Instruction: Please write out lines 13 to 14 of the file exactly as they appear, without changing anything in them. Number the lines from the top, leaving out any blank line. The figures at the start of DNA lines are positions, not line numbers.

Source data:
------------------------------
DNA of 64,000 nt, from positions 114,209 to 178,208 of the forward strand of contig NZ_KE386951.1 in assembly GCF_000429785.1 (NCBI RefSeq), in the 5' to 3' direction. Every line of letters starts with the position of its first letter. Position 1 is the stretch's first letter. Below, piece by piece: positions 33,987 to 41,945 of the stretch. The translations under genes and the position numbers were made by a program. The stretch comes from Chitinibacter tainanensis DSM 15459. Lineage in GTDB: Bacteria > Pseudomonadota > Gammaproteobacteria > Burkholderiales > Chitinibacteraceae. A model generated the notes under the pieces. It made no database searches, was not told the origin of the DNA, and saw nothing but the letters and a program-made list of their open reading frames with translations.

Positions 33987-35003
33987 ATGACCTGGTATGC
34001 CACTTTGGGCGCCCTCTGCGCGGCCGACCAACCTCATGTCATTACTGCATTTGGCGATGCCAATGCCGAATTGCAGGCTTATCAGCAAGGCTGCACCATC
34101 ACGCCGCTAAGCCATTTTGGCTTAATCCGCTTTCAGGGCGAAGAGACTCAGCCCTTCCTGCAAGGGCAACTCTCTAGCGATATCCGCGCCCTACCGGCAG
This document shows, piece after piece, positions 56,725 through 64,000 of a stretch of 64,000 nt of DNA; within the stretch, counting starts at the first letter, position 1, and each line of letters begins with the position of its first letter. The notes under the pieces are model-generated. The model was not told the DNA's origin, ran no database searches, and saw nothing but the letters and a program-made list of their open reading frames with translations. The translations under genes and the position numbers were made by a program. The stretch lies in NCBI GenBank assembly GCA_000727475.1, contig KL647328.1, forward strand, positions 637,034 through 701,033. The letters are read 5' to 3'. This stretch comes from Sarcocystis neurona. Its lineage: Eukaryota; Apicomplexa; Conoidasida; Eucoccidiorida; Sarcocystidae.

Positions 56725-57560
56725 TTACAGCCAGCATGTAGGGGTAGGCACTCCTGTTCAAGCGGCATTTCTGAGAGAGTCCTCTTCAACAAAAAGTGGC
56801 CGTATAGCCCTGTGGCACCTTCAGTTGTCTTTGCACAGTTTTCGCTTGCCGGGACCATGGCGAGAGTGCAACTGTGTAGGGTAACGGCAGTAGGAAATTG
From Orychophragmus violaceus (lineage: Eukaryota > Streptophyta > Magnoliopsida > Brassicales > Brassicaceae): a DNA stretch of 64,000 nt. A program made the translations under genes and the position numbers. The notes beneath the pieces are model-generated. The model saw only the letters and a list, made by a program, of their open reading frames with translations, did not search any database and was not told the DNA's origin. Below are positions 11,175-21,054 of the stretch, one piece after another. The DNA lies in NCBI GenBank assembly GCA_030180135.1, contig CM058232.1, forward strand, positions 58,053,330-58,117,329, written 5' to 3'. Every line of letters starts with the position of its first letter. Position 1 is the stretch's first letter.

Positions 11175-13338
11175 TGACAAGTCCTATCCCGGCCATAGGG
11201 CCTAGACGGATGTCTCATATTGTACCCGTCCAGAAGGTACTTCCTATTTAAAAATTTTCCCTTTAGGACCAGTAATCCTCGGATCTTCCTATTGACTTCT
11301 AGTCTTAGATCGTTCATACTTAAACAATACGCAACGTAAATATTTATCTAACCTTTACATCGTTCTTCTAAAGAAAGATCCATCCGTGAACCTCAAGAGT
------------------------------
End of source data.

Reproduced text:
11201 CCTAGACGGATGTCTCATATTGTACCCGTCCAGAAGGTACTTCCTATTTAAAAATTTTCCCTTTAGGACCAGTAATCCTCGGATCTTCCTATTGACTTCT
11301 AGTCTTAGATCGTTCATACTTAAACAATACGCAACGTAAATATTTATCTAACCTTTACATCGTTCTTCTAAAGAAAGATCCATCCGTGAACCTCAAGAGT